Advocates of the pill and other contraceptives should take these behavioral effects into account, “especially among the young who are still developing character,” they said. These behaviors can turn into habits and compound effects over time.

There is still “a lot of ‘casual’ thinking about giving contraceptives to young people, with little regard for the behavioral consequences,” the researchers said, although some advocacy for long-acting reversible contraceptives appears to be “substantially motivated” by concerns about the importance of behavior.

Beauchamp and Pakaluk suggested that critics of the pill should recognize that its introduction and effects are complicated. They said many of its documented effects are associated with increased educational attainment and work opportunities for women.

“It is certainly not always the case that things which are morally dubious lead to observable or measurable negative consequences,” the researchers said.

Pope Paul VI’s 1968 encyclical “Humanae Vitae” upheld Catholic teaching rejecting contraception, including the birth control pill. However, the researchers noted that people largely failed to accept to teaching and “people today generally believe that our way of life is unthinkable without the pill.”

“There are lots of fascinating things to learn from this kind of work, especially for the critics, because inside of this research may be clues to thinking about alternative ways to provide for the true human needs that people aim to satisfy using the pill,” Beauchamp and Pakaluk told CNA.


Without God society has lost its humanity, Gomez warns conference

Wed, 02/06/2019 - 19:00

Washington D.C., Feb 6, 2019 / 05:00 pm (CNA).- Society and humanity have removed God from daily life, and in doing so lost their purpose and sense of self, Los Angeles Archbishop Jose Gomez warned in a lecture delivered Wednesday.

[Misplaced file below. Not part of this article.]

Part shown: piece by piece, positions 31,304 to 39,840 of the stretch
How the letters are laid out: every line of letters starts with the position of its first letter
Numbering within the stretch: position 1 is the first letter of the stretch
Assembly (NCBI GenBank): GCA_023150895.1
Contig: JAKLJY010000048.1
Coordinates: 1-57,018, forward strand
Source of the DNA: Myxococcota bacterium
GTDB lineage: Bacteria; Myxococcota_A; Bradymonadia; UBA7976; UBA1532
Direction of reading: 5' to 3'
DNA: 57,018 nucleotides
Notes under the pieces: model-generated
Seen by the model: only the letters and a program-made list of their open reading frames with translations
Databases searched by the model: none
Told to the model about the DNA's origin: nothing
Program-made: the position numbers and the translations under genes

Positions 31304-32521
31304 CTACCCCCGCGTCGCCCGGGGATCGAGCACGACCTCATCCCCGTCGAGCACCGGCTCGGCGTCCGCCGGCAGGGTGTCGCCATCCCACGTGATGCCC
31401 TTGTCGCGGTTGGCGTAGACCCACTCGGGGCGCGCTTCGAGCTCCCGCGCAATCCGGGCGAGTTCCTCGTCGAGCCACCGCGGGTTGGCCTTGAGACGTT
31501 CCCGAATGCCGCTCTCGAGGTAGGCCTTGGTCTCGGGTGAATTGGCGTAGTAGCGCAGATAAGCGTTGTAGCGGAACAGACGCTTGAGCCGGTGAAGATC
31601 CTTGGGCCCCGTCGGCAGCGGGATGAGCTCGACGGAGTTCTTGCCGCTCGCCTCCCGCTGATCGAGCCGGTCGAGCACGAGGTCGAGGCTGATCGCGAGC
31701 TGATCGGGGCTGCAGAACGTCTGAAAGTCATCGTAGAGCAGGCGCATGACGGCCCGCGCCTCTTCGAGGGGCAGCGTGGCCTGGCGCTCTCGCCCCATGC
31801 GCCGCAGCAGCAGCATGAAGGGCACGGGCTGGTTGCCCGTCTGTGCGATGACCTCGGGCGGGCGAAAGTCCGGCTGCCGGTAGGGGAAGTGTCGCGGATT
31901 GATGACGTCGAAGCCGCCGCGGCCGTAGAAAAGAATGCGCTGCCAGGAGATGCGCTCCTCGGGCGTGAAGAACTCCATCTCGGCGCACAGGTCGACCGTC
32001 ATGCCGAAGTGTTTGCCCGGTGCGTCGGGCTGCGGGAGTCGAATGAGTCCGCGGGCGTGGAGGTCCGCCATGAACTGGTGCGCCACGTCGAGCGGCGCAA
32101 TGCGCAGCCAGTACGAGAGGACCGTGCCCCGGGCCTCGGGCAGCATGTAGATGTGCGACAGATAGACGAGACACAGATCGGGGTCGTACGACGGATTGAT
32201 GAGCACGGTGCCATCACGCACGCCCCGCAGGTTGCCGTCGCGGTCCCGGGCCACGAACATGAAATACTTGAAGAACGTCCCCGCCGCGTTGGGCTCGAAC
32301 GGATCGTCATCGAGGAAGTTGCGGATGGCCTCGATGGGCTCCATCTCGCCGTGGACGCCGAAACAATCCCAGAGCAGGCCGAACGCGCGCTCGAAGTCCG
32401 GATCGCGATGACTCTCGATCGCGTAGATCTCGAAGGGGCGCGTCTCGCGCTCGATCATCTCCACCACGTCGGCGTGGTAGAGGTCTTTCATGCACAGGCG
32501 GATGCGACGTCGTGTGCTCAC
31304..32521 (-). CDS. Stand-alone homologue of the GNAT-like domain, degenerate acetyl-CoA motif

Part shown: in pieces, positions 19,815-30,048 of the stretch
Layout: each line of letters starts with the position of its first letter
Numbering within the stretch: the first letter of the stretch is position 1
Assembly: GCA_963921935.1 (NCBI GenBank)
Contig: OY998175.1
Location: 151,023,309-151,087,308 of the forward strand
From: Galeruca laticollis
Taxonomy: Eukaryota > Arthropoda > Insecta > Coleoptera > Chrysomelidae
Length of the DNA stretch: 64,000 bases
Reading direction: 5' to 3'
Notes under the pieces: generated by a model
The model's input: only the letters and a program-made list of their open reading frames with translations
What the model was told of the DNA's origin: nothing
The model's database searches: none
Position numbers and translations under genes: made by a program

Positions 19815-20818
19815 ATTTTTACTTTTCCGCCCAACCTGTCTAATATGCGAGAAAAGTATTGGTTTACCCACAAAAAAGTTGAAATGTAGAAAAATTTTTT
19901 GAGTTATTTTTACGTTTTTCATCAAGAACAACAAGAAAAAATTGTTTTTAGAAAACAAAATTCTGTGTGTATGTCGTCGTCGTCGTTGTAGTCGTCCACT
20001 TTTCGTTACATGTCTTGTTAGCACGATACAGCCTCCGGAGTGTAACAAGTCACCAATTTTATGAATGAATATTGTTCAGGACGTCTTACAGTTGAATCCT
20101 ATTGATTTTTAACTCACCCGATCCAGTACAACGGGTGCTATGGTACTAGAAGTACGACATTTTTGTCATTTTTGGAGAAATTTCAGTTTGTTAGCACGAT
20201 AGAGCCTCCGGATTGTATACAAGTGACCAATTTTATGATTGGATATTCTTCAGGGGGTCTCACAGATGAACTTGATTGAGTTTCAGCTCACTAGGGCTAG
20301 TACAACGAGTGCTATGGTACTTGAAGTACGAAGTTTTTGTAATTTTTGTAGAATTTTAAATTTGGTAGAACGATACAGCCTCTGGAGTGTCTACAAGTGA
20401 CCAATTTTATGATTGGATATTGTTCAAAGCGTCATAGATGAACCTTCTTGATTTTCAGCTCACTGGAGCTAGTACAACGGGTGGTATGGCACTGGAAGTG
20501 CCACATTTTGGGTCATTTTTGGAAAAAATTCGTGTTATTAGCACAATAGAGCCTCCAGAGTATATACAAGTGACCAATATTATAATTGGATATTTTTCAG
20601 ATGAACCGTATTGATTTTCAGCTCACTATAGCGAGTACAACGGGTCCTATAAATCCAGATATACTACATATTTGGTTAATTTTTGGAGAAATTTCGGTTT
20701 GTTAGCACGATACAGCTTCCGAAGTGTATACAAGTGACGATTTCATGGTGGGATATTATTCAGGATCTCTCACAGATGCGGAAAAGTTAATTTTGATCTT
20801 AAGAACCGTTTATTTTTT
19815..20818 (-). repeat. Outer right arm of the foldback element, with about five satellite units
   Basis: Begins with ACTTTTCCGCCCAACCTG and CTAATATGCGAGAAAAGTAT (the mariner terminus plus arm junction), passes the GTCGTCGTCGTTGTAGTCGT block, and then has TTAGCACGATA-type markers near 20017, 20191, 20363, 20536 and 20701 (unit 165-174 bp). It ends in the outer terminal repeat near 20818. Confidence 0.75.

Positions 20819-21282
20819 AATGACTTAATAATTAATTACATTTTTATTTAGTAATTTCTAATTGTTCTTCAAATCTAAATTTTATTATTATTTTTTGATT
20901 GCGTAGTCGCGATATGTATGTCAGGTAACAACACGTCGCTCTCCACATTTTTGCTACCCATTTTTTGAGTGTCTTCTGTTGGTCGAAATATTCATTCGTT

The Archbishop of Los Angeles made his remarks as he delivered the seventh annual Hispanic Innovators of the Faith Lecture on Feb. 6 at the Catholic University of America in Washington, DC. In his speech, Gomez offered wide ranging reflections on the state of society, human nature, and the consequences losing touch with God.


“The crisis I see today is this: In our society, we no longer seem to share any coherent or common understanding about what it means to be a human being,” said Gomez. “As I see it, this problem is rooted in our society’s broader loss of the awareness of God.”


Human beings have become “very good at engineering our lives,” Gomez said, and modern medicine and science have led people to think that they do not need God in their everyday life.


“The loss of God comes with even deeper consequences,” said Gomez. “We are living now in a society that makes individual well-being its only aim, a society that has no higher purpose than to produce goods to satisfy our personal appetites for security, pleasure, and entertainment.”


Humanity, particularly that in the Western world, has developed a warped sense on personhood, said Gomez.